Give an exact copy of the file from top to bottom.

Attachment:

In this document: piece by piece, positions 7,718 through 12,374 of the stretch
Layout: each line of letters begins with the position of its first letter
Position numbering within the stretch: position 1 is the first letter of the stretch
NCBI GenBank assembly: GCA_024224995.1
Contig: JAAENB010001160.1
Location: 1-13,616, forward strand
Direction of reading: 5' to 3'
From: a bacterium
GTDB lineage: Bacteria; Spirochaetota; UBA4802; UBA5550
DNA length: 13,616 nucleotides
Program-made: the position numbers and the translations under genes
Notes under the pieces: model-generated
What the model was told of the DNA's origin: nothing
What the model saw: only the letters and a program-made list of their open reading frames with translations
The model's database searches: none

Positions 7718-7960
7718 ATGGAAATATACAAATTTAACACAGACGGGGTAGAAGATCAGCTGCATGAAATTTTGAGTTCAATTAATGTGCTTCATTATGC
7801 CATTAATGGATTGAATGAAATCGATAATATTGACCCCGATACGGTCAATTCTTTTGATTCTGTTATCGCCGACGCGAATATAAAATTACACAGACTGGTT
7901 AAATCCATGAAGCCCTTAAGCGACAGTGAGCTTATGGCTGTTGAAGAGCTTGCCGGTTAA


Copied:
In this document: piece by piece, positions 7,718 through 12,374 of the stretch
Layout: each line of letters begins with the position of its first letter
Position numbering within the stretch: position 1 is the first letter of the stretch
NCBI GenBank assembly: GCA_024224995.1
Contig: JAAENB010001160.1
Location: 1-13,616, forward strand
Direction of reading: 5' to 3'
From: a bacterium
GTDB lineage: Bacteria; Spirochaetota; UBA4802; UBA5550
DNA length: 13,616 nucleotides
Program-made: the position numbers and the translations under genes
Notes under the pieces: model-generated
What the model was told of the DNA's origin: nothing
What the model saw: only the letters and a program-made list of their open reading frames with translations
The model's database searches: none

Positions 7718-7960
7718 ATGGAAATATACAAATTTAACACAGACGGGGTAGAAGATCAGCTGCATGAAATTTTGAGTTCAATTAATGTGCTTCATTATGC
7801 CATTAATGGATTGAATGAAATCGATAATATTGACCCCGATACGGTCAATTCTTTTGATTCTGTTATCGCCGACGCGAATATAAAATTACACAGACTGGTT
7901 AAATCCATGAAGCCCTTAAGCGACAGTGAGCTTATGGCTGTTGAAGAGCTTGCCGGTTAA